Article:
- the extant overwhelming domination numerically of the active birding scene by men could itself be off-putting?

More then that, I dunno but would be interested to learn.

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Old Sunday 1st December 2019, 17:22   #4
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I encounter very few female birders compared to males - maybe one in ten, or even less. Obviously very different to the situation in the USA.
But I get the impression that a far higher proportion of professional bird scientists are women. Are women attracted to birding/ornithology more as a job than a hobby?

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Old Sunday 1st December 2019, 17:36   #5
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Originally Posted by andyadcock View Post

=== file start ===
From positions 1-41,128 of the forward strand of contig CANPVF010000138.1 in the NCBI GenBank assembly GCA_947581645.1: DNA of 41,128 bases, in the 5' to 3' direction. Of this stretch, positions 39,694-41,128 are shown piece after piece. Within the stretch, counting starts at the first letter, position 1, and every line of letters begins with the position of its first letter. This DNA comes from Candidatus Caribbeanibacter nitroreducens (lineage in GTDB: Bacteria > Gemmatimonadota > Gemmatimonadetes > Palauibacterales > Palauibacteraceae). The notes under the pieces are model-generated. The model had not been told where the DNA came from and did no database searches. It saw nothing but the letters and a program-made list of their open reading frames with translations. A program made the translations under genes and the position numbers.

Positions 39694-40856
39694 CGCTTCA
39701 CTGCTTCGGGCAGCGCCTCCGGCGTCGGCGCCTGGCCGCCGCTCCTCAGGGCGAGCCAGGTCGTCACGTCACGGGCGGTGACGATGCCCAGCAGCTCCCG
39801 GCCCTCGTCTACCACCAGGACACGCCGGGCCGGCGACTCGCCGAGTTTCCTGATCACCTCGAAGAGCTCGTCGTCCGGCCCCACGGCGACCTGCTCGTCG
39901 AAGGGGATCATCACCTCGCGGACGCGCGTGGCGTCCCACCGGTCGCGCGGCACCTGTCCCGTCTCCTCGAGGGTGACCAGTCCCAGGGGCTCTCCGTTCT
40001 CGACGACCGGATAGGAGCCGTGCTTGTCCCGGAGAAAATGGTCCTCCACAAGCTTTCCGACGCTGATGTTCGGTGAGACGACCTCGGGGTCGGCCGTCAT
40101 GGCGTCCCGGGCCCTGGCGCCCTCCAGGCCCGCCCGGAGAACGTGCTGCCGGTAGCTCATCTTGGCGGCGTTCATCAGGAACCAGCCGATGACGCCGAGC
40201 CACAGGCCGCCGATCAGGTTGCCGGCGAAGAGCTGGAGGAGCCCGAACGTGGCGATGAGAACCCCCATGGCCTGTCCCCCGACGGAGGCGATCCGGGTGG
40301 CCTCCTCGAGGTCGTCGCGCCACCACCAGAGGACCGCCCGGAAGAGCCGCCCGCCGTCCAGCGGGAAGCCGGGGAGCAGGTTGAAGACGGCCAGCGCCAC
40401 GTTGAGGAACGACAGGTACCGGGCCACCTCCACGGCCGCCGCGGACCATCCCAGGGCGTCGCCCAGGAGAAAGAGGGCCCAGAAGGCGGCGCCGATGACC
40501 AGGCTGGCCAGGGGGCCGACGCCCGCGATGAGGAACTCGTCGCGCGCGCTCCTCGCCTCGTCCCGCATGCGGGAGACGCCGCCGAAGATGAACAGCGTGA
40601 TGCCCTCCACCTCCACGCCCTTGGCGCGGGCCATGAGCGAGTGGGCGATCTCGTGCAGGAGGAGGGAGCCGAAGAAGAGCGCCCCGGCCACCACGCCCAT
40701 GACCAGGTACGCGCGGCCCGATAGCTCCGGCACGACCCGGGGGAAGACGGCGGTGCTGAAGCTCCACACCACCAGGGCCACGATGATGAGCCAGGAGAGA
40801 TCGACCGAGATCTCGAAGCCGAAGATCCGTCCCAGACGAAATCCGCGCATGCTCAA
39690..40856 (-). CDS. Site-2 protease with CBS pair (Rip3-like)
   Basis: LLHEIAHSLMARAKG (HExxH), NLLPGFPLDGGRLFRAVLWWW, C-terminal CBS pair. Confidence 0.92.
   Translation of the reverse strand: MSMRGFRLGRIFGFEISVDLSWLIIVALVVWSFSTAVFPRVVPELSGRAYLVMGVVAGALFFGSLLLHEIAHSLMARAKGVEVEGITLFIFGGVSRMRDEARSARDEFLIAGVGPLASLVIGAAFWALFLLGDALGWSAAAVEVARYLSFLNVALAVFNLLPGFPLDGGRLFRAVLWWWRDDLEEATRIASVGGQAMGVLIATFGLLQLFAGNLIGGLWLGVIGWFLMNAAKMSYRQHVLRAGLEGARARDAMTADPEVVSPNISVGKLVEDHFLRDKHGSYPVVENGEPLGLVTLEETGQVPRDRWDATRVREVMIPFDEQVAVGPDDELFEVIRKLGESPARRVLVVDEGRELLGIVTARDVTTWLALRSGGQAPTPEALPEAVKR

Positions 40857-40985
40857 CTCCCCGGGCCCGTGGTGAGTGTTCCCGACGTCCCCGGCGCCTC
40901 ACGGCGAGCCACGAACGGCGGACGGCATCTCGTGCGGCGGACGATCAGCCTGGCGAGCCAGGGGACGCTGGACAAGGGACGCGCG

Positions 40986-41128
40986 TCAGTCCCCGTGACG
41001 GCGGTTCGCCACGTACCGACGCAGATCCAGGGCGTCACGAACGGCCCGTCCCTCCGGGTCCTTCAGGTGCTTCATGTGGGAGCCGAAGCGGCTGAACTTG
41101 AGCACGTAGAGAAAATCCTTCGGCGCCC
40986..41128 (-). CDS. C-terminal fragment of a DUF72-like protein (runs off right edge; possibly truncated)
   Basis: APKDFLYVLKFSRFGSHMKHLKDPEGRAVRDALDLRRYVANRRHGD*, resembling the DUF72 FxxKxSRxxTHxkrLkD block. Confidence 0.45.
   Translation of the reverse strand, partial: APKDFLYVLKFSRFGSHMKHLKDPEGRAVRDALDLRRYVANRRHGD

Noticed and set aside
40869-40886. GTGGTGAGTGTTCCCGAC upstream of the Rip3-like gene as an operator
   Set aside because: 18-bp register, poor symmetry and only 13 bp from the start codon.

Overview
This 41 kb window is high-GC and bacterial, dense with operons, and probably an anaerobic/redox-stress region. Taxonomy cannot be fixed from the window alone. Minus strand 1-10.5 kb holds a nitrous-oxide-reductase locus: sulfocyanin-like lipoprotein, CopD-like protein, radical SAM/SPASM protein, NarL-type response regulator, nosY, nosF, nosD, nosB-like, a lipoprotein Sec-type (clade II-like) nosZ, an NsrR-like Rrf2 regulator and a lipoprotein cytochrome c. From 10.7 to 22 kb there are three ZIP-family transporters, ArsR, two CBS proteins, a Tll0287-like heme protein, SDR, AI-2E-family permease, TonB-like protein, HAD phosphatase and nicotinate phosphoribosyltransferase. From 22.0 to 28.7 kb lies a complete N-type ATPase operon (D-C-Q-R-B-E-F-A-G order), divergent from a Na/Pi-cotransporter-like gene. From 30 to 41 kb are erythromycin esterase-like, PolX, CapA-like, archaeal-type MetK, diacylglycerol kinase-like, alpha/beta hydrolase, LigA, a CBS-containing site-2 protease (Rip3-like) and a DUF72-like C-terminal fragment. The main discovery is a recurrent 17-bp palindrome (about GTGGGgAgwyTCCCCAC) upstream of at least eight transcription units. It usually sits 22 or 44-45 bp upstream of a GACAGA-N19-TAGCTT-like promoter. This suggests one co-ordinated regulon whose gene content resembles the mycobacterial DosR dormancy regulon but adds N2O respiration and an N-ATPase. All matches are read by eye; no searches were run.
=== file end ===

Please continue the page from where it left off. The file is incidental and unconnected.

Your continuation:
From the article 'Most birders are women. According to the U.S. Fish and Wildlife Service’s 2007 report, “Birding in the United States: A Demographic and Economic Analysis,” 54% of birders are women'.
I read that report back in 2007 and if I recall correctly, their definition of birding includes people who casually look at birds at their feeders, many not even knowing what species they’re seeing.

In my experience birding in the US, and even on international birding trips, the vast majority of “hardcore” birders are men. Over the years I’ve rarely encountered female birders in the field. Most who show up on Audubon bird outings are mildly interested and aren’t familiar with even the common birds.

Of course, this is a generalization. I have met a few hardcore female birders, but they seem to be few and far between.

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Old Sunday 1st December 2019, 18:04   #6
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I wonder how many BF members are female and how many are male?
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Old Sunday 1st December 2019, 18:42   #7